The flight of the beetles was recorded in closed 20 20 20mm chambers, which were made of 1.0mm thick slides and 0.15mm cover-glass, and were illuminated by visible light. There were insects in the flight chamber. An air fan from the outside chilled the flight chamber. The temperature of the flight chamber was 22–26 C, while the ambient temperature was 22– 24 C.

The Evercam cameras were synchronized with a shutter speed of 20 s and a Frequency of 3,845 FPS. The high-speed cameras were mounted on optical rails and were positioned from the horizon. Two IR lights were placed next to the cameras and one above the flight chamber. There is a graphical representation of the setup in the previous study.

There is a measurement of kinematics.

13 recordings were selected for analysis. The flight of the PP2, PP4, PP5 and PP12 were similar to conventional hovering and we reconstructed the body parts in four cycles for each. The membranous wing model was used in the analysis of the PP2 kinematics. It is convenient to compare the performance of bristled wings with substitute membranous wings because it guarantees that the latter do not intersect. The tips of the bristles connect the lines that form the perimeter. The results obtained for individual PP2 are referred to in the descriptions and illustrations. Supplementary information and extended data figs can be found for the results obtained for other specimen. 2, 4 and 6.

The mean of the wingbeat Frequency was calculated. The number of frames was counted in several complete cycles.

The location of the insect's body parts were reconstructed using the Euler angles system. Three-dimensional models of the body and elytra were obtained by confocal microscope image stacking, and the flat wing model was based on light microscopy photos of dissected wings. The rigid flat wing model was used for the reconstruction of the kinematics. Frame sequences with four full kinematical cycles were prepared first. The frames were placed as projections between the bases of the wings. Virtual models of body parts were placed into a coordinate system. We manually changed the position and rotation of the body parts. A coordinate system was created for calculating the angles. The X0Y plane is a plane parallel to the stroke plane that intersects with the base of wing or elytron in the zero point. The major axis trend line of the wingtip coordinates is different from the linear trend line because it forms a wide scatter plot. The coordinates of the base and apex were used to calculate the stroke deviation angle. The angle between the stroke plane and the chord is called the pitch angle. The body pitch angle is the angle between the stroke plane and the longitudinal axis of the body. The angle of the stroke plane relative to the horizon was also measured.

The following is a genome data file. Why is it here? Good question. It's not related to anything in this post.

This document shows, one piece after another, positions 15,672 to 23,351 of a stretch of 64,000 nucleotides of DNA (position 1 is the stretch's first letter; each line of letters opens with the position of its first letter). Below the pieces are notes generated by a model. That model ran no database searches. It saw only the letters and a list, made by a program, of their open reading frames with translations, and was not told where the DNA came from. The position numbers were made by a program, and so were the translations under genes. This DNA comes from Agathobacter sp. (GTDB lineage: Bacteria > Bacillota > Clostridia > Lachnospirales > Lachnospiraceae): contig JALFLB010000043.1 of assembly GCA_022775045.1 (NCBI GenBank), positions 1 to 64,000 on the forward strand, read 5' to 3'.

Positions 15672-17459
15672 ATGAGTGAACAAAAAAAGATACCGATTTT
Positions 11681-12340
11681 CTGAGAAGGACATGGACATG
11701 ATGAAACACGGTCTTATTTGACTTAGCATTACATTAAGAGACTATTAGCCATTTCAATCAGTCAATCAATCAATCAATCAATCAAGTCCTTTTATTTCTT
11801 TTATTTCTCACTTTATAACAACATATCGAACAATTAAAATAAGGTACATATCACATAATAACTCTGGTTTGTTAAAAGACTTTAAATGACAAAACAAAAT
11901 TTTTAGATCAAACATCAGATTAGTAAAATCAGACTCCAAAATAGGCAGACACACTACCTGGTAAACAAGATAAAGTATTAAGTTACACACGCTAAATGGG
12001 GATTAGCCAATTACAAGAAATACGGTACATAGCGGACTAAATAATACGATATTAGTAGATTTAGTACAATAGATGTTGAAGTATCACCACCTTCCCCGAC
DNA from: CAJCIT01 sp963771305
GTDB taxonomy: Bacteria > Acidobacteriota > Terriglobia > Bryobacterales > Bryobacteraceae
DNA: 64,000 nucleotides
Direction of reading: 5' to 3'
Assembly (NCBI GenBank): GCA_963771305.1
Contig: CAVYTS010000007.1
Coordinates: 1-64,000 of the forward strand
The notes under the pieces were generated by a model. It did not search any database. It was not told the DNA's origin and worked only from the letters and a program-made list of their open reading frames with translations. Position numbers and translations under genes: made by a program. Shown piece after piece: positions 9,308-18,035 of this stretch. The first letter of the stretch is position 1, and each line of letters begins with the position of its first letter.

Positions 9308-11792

Tracking the centre of the body in both projections and calculating the instantaneous velocity and its vertical and horizontal components in each frame was done for flight speed analysis. The obtained speed values were used to calculate the R package. The minimum distance between the wingblade tips was calculated.

Computational fluid dynamics.

Intervals of low-speed flight with duration longer than four wing beats were selected. The body angle, left wing, right wing, and elytra were all mapped on a uniform grid with a time step of 2.6 106 s. The data for each of the four cycles on a grid was computed by using the formula t with respect to t. The plots were shown in fig. The time average values of the loess-filtered time series were used to prescribe constant forward and upward/downward flight velocity.

The computational fluid dynamics analysis was performed using the open-source Navier–Stokes solver, which is based on the artificial compressibility method to enforce velocity-pressure coupling, volume penalization method to model the no-slip condition at the solid surfaces, and dynamic grid adaptation. The body of the flying insect is made of five rigid solid moving parts, the two elytra and the two wings moving relative to the body. Supplementary Information and Extended Data describes the protocol. The computational domain is a 12R 12R 12R cube, where R is the wing length, with volume penalization used in combination with periodic external boundary conditions to enforce the desired far-field velocity. The blocks contained 25 25 25 grid points. The blocks were redistributed among parallel computation processes so as to ensure the highest level of refinement near the solid boundaries and constant wavelet coefficients. The numerical simulations started from the quiescent air condition and continued for a time period of two wingbeat cycles with a coarse spatial grid resolution of xmin. The air temperature was 25 C in all cases, with a density of 1.197 kg m3 and an artificial speed of sound of 1.54 105 m2 s. Supplementary Information contains the volume penalization and other case-specific parameters. Supplementary Information and Extended Data discuss the accuracy of the simulation.